Changes Over Time in High Out-of-Pocket Health Care Burden in U.S. Adults With Diabetes, 2001–2011

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High out-of-pocket (OOP) costs can be an obstacle to health care access and treatment compliance. This study investigated trends in high OOP health care burden in people with diabetes.


Using Medical Expenditure Panel Survey 2001–2011 data, we examined trends in the proportion of people aged 18–64 years with diabetes facing a high OOP burden. We also examined whether the trend differed by insurance status (private insurance, public insurance, or no insurance) or by income level (poor and near poor, low income, middle income, or high income).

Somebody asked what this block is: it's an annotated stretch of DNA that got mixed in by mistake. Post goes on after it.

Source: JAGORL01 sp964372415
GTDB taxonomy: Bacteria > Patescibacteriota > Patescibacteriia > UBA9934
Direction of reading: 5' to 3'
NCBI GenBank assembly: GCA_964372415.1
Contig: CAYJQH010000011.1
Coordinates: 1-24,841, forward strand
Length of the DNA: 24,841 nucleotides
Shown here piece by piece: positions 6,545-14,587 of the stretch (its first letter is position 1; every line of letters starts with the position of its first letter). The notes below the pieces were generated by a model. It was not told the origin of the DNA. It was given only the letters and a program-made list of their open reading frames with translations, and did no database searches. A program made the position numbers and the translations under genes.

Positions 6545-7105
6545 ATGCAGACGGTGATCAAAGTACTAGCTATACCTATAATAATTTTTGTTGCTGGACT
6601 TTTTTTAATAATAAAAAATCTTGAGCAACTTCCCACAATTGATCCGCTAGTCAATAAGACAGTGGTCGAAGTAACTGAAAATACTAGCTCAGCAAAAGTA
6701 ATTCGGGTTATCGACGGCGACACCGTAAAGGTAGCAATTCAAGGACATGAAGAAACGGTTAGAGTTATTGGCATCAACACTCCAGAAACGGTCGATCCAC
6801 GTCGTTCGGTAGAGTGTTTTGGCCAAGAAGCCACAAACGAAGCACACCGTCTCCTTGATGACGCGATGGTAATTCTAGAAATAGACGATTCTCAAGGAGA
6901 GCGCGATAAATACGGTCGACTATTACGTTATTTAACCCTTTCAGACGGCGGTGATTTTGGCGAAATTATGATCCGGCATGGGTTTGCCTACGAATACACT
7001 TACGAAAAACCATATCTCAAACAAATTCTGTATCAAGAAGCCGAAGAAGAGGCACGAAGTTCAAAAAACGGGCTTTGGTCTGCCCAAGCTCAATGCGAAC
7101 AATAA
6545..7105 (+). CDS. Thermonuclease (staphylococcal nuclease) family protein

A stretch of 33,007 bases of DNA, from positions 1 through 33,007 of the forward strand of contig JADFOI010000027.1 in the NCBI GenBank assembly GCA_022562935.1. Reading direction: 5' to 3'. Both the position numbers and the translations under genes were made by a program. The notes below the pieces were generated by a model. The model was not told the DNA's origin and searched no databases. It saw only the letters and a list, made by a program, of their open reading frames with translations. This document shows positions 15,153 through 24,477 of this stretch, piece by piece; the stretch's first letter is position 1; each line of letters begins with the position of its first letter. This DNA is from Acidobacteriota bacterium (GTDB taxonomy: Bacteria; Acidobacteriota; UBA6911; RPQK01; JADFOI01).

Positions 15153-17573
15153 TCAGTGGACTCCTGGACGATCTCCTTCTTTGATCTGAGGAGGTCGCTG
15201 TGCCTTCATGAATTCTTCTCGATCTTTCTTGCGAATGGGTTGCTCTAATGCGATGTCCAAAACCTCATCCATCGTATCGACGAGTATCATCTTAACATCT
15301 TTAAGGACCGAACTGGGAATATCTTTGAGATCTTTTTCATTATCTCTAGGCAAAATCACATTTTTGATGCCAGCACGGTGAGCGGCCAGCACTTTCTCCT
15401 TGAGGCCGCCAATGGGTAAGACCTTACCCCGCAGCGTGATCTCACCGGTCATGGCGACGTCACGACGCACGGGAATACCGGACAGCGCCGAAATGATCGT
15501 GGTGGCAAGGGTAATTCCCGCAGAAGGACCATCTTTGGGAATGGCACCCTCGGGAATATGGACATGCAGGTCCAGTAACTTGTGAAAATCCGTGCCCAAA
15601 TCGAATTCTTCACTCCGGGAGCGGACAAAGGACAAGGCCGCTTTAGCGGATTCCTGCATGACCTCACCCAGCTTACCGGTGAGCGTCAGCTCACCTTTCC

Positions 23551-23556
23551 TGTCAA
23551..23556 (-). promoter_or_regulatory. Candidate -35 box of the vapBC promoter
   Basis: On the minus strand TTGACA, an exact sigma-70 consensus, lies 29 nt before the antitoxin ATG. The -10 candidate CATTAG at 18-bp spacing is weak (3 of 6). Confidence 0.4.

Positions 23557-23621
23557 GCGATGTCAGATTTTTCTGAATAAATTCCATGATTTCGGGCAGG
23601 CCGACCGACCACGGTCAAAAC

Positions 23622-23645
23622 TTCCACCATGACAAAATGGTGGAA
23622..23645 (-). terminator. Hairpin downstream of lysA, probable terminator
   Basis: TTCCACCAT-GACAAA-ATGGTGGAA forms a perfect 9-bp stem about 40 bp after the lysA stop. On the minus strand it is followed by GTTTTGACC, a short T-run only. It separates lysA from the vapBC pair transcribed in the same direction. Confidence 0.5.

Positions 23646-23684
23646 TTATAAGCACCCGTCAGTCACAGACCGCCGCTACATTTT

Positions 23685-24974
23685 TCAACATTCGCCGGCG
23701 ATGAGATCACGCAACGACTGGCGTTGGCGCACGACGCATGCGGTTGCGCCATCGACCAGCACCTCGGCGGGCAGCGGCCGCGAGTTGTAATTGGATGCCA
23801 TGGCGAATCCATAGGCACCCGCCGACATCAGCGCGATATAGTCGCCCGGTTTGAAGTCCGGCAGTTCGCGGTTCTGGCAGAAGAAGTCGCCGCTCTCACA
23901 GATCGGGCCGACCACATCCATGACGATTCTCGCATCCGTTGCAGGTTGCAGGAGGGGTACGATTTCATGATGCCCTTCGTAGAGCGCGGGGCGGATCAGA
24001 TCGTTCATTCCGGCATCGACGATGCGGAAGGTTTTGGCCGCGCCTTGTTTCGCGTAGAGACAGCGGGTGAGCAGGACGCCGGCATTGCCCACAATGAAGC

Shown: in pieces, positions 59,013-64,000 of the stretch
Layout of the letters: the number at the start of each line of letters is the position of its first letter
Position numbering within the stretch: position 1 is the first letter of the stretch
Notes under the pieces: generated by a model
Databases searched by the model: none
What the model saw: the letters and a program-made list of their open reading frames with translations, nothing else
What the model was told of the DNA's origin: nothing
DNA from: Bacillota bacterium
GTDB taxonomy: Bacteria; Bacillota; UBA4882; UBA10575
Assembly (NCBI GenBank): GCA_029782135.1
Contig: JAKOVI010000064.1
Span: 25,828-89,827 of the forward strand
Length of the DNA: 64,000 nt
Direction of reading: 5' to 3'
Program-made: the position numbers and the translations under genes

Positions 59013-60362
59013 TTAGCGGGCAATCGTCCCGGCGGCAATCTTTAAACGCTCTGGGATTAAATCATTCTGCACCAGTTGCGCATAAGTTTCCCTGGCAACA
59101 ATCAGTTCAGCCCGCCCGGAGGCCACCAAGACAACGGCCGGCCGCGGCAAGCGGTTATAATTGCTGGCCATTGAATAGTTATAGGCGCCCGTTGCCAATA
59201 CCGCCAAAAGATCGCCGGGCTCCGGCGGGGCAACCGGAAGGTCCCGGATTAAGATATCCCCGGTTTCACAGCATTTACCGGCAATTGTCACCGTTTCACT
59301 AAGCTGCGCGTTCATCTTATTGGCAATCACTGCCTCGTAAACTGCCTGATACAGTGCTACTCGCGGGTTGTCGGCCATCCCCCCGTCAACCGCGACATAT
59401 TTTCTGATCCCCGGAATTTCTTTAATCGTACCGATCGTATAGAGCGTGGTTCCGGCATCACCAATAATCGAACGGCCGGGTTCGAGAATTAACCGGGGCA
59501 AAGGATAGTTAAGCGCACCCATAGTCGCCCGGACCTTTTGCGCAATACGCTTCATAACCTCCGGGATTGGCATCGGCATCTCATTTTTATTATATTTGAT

In 2011, 23% of people with diabetes faced high OOP burden. Between 2001–2002 and 2011, the proportion of people facing high OOP burden fell by 5 percentage points (P < 0.01). The proportion of those who were publicly insured decreased by 22 percentage points (P < 0.001) and of those who were uninsured by 12 percentage points (P = 0.01). Among people with diabetes who were poor and near poor and those with low income, the proportion facing high OOP burden decreased by 21 (P < 0.001) and 13 (P = 0.01) percentage points, respectively; no significant change occurred in the proportion with private insurance or middle and high incomes between 2001–2002 and 2011.


The past decade has seen a narrowing of insurance coverage and income-related disparities in high OOP burden in people with diabetes; yet, almost one-fourth of all people with diabetes still face a high OOP burden.

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